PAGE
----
Why Did They Sue All Those Tobacco Companies? Hmmm!...

It never made much sense to me why the tobacco companies were the brunt of such vicious attacks and lawsuits. After all smokers are free to shorten their lives, aren't they? Are you afraid of second-hand smoke? I fart in its general direction. Do you smoke? Me neither. Do you hate smokers? Neither do I. So why did the tobacco companies get their pants sued off? Was the result of any benefit to you? No? Well, it must have benefited someone...

Oh, did it ever.

I've only smoked once in my life. I tried a barkey and then nearly coughed my lungs out. It was no fun. Tobacco is not to smoked. It is to be used as a medicine.

But something else is not be smoked either. Authoritarianism. It's much more deadly than tobacco ever thought of being.

During the national debate a few years back, when tobacco companies were the subject of each day's Two Minutes of Hate, I remember people claiming to be surprised that the tobacco companies had been lying when they said that tobacco didn't increase anyone's risk for cancer.

A gigantic class-action lawsuit against tobacco was a dry run for something much bigger.

I was about 8 or 10 years old when it first occurred to me that putting smoke in your lungs on a regular basis could end up killing you. So why would someone much older and smarter than I claim ignorance about such a basic fact?

To form the basis for a gigantic class-action lawsuit--that's why. And why would they want to have a successful lawsuit? The money? Yes, but that was purely secondary. It was a dry run for something much bigger.

Myles Allen of Oxford University told Reuters in 2006 that
If the evidence [of man-caused global warming] hardens up ... it has all the ingredients of the tobacco case"
It has thus far been very difficult to prove that anyone in particular has been guilty of causing global warming (partly because there has been no proof--only wishing and worrying--that mankind is having much of an affect at all). But since the success of the tobacco action, new vistas have been opened for adjudication in the area of climate change!!
Increasing the odds of an adverse event can be enough to make an entity liable for damages - as seen with tobacco companies. Class-action lawsuits against them have been underpinned by scientific evidence that smoking increases the risk of developing lung cancer.

It is not possible to link any individual case of the disease to smoking because there are other causes too. Similarly, no particular climate event can be blamed on global warming, but now Allen and colleagues have shown they can calculate a change in risk.

The only difference, says Allen, is that the risk attached to smoking was calculated by comparing the fate of large numbers of people, some smokers, some not. The same statistical techniques cannot be applied directly to the climate because the Earth has only one climate system. They have to use simulated models to generate comparisons.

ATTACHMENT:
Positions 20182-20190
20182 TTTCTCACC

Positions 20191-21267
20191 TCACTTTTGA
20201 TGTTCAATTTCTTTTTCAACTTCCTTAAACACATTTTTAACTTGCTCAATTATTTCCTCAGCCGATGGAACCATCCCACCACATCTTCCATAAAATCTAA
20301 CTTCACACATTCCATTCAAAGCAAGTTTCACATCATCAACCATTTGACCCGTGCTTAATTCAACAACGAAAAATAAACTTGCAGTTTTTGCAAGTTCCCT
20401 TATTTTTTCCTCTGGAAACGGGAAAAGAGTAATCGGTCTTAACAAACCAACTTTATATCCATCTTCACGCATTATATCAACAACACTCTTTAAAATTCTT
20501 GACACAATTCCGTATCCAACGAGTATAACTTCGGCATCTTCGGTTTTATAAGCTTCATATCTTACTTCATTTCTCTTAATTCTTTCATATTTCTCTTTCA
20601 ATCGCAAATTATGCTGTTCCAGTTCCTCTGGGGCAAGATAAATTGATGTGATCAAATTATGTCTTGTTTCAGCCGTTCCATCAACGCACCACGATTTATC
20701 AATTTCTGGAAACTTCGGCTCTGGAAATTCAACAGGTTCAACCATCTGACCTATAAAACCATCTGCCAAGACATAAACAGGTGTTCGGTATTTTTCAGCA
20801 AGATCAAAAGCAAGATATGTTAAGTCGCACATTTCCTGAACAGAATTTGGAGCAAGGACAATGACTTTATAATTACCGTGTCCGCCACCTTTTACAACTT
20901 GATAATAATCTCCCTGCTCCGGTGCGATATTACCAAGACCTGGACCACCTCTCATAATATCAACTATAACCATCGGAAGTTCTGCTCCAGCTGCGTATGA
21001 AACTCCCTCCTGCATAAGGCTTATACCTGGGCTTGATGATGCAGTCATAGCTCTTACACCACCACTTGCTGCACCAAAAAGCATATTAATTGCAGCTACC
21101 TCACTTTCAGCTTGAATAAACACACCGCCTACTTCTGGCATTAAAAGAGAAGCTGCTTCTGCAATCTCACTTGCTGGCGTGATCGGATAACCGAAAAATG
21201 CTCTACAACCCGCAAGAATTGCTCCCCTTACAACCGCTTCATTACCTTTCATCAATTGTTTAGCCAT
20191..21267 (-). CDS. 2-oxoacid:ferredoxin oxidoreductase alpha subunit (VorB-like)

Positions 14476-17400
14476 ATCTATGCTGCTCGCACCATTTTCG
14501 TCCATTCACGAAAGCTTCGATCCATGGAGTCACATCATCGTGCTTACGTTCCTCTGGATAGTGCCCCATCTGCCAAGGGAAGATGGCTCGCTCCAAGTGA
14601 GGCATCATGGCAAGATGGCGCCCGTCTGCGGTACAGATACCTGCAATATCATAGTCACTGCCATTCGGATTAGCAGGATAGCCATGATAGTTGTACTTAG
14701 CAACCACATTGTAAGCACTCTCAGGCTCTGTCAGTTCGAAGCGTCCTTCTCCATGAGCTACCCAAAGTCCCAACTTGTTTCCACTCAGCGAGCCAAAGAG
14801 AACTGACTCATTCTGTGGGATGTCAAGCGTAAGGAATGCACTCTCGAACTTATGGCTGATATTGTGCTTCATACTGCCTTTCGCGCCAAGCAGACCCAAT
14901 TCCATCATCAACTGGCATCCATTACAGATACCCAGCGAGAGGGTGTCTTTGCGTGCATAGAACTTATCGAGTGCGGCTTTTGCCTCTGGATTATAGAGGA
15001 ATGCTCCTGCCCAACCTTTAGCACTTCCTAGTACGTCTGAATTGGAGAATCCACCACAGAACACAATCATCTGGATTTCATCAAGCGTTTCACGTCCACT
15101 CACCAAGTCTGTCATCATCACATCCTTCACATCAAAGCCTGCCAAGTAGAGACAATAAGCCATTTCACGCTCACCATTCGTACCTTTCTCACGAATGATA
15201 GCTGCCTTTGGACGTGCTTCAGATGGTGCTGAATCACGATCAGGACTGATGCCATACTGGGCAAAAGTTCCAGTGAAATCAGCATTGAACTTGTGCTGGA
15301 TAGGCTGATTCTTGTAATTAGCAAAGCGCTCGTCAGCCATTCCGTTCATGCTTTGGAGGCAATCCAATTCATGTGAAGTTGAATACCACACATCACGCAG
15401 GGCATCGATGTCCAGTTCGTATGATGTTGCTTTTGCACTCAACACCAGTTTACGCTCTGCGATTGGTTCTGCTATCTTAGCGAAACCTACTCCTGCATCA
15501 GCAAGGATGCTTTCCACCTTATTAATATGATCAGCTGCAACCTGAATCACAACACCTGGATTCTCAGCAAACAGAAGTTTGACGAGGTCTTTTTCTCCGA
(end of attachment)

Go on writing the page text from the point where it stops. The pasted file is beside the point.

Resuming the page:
And simulate they will! It worked once with tobacco. And now, the sky (with all of its deadly man-made greenhouse gases) is the limit!


  1. You startinf to sound like a Democrat Frank!

    That means you will have a wonderful Christmas!

  2. Darn gloves, Ho, Ho, Ho!

  3. If that was meant to be a compliment, I thank you!

    My father was a Democrat and a great man. I became a Reagan republican at age 18. But the Republicans of today don't hold a candle to Reagan and the republicans of 20 years ago.

    There are a lot of good (great) Democrats. It's the bad ones, and the bad republicans, that I can't stomach.

  4. Hopefully you'll forgive the following stream of consciousness comment that was stimulated by your post.

    We sued tobacco companies because they harmed people. We knew (and they knew) there were negative health side effects of smoking. However, like any drug, I think some people really believed there were health or other benefits to smoking that outweighed the downsides.

    Looking at global warming, we can see positives and negatives of a warming globe. More people might die in heat waves, but more people might be saved from cold waves. Hard to say which will be better in balance.

    If it had turned out that tobacco had more health benefits than negative effects, could the tobacco companies have filed a reverse class action suit against smokers asking them to pay for the unexpected health benefits they had received? After all, those health benefits wouldn't have necessarily been calculated in the price paid for the product!

    If it turns out that global warming is a benefit to mankind and the environment, can companies file a reverse class action suit against the governments who put unnecessary regulations on them to slow the growth of global warming?

    I know the argument is silly. It just suddenly struck me as odd that we might punish people for negative effects of what they do, but we don't ever reward them for positive effects. Is that sort of imbalance appropriate? Maybe so, but it was food for thought.

  5. Bradley,

    Thank you for an interesting way of looking at it. You have a good point. I just wish that everyone could always be honest and point out (a) what we know we know, (b) what we know we don't know, and (c) when the other side of the issue has a good point.

    With global warming, the best I have been able to find is the IPCC report that with 90% certainty man is having an effect on the warming of the globe. There's a huge 10% uncertainty there. I actually wish those analyzing the IPCC report would be as honest as the IPCC is, to wit that we really don't know.


Post a Comment

Thank you for commenting. If you have a Google/Blogger account, to be apprised of ongoing comment activity on this article, please click the "Subscribe" link below.

Popular posts from this blog